In the prevention of Listeria Monocytogenes it is paramount to keep the evaporation plates clean and sanitized at all times. As we know, Listeria Monocytogenes can survive at very low temperatures and even grow at temperatures as low as -5˚C. For this reason you must ensure you regularly clean and sanitize the evaporation plates and fans of all your freezer and cooling systems.
Companies producing cleaning agents even have developed specialized cleaning liquids and foams for these types of applications. Get in contact with your cleaning product supplier and ask for the specialized products they have for cleaning your cooling and freezer systems. Just in case your supplier does not have these products, have a look at these websites:
Air handling system
Equal to your freezer and cooling systems the air handling system in your factory might use evaporation plates to adjust the air temperature. So all the steps you take for the freezer and cooling systems you need to take for your air handling system as well.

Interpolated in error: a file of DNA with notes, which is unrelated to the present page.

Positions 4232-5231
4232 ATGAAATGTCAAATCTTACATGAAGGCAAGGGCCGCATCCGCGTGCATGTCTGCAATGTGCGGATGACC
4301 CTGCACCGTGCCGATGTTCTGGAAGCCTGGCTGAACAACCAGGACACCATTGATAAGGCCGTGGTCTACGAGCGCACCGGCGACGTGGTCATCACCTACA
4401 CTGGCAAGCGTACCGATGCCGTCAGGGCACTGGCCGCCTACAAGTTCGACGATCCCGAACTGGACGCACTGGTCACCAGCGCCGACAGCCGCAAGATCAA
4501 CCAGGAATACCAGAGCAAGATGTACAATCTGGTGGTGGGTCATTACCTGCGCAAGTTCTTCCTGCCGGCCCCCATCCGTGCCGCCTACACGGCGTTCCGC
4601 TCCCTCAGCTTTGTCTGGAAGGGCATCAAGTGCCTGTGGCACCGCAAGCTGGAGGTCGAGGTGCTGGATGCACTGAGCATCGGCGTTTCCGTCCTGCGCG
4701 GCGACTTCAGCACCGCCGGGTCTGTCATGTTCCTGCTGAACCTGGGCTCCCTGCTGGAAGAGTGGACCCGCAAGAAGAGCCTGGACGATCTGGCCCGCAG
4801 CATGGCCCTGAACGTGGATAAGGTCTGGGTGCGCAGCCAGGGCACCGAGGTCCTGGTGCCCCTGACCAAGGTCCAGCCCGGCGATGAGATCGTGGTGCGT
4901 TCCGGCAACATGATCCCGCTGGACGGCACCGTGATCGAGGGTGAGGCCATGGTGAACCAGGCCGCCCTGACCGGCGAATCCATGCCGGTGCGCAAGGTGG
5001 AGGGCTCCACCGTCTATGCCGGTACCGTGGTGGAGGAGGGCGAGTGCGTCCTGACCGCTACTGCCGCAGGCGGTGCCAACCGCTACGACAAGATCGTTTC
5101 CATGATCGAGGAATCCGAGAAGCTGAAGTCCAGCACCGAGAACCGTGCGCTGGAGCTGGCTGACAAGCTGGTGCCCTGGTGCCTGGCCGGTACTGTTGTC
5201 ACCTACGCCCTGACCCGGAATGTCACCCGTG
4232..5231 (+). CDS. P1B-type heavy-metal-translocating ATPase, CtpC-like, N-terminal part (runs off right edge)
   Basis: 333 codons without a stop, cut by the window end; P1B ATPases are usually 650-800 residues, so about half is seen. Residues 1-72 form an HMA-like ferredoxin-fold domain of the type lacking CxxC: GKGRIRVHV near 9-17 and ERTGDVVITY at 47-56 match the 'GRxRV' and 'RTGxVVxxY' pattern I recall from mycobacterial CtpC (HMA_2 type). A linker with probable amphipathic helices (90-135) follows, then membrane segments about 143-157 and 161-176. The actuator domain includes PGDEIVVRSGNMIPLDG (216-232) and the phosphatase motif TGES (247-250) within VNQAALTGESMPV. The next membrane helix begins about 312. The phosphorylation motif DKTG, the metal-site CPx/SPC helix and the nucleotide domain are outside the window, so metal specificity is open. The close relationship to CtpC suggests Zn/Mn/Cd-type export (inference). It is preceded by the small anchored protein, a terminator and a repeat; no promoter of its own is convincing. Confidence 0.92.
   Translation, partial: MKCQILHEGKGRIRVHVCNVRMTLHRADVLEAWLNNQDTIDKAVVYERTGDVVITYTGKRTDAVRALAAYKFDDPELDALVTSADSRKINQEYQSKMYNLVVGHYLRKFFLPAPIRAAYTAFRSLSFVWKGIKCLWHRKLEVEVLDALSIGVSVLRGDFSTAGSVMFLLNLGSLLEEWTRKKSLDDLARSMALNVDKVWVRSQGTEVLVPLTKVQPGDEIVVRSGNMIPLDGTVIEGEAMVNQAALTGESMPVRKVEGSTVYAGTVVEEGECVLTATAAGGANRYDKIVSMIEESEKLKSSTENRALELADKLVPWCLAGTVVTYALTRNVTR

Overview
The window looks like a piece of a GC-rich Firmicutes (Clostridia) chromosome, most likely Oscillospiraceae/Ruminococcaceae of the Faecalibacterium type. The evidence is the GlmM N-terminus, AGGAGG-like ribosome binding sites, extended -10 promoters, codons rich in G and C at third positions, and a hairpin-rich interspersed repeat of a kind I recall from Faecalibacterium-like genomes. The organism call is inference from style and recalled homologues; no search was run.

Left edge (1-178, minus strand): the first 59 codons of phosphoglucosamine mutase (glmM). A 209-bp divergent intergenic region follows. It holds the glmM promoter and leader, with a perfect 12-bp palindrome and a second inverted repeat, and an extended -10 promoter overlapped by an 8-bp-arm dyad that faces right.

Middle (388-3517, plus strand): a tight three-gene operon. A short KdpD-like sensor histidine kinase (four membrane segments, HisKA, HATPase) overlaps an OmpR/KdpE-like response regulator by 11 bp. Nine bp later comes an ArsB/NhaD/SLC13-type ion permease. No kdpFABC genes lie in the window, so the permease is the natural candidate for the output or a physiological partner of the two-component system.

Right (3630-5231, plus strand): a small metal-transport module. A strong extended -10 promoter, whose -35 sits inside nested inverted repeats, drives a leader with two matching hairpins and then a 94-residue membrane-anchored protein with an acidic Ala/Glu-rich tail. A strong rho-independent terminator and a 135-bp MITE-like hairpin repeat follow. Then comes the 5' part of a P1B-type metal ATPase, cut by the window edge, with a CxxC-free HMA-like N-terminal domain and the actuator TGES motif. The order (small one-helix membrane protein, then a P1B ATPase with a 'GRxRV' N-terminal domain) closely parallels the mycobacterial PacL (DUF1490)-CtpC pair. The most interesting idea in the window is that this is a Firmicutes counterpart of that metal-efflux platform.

But for air handling systems there is one other dimension you want to take into consideration as well: the likelihood of water build-up (through condensation) inside the air transportation ducts and the air vents entering your factory. It is wise to execute a boroscope inspection (see this video) just after a manual cleaning of your factory (when there is a lot of excess water in the air) to see if there is water build-up in your air handling system.
Next to Listeria Monocytogenes, air handling systems are also a well-known mechanism through which Salmonella might enter your factory, for more information have a look at our blog on Salmonella Prevention.